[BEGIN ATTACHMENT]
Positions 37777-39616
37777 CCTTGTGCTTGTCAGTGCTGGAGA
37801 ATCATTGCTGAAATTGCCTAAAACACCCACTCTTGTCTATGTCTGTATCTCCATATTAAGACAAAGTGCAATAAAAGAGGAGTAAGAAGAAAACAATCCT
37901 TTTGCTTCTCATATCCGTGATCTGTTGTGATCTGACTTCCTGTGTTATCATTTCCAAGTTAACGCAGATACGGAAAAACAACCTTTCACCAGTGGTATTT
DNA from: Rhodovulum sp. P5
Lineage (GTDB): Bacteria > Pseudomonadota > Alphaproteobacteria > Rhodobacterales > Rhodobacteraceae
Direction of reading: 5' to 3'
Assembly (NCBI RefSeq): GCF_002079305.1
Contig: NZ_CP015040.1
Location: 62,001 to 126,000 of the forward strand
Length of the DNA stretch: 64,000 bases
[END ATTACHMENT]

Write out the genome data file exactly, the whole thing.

Positions 37777-39616
37777 CCTTGTGCTTGTCAGTGCTGGAGA
37801 ATCATTGCTGAAATTGCCTAAAACACCCACTCTTGTCTATGTCTGTATCTCCATATTAAGACAAAGTGCAATAAAAGAGGAGTAAGAAGAAAACAATCCT
37901 TTTGCTTCTCATATCCGTGATCTGTTGTGATCTGACTTCCTGTGTTATCATTTCCAAGTTAACGCAGATACGGAAAAACAACCTTTCACCAGTGGTATTT
DNA from: Rhodovulum sp. P5
Lineage (GTDB): Bacteria > Pseudomonadota > Alphaproteobacteria > Rhodobacterales > Rhodobacteraceae
Direction of reading: 5' to 3'
Assembly (NCBI RefSeq): GCF_002079305.1
Contig: NZ_CP015040.1
Location: 62,001 to 126,000 of the forward strand
Length of the DNA stretch: 64,000 bases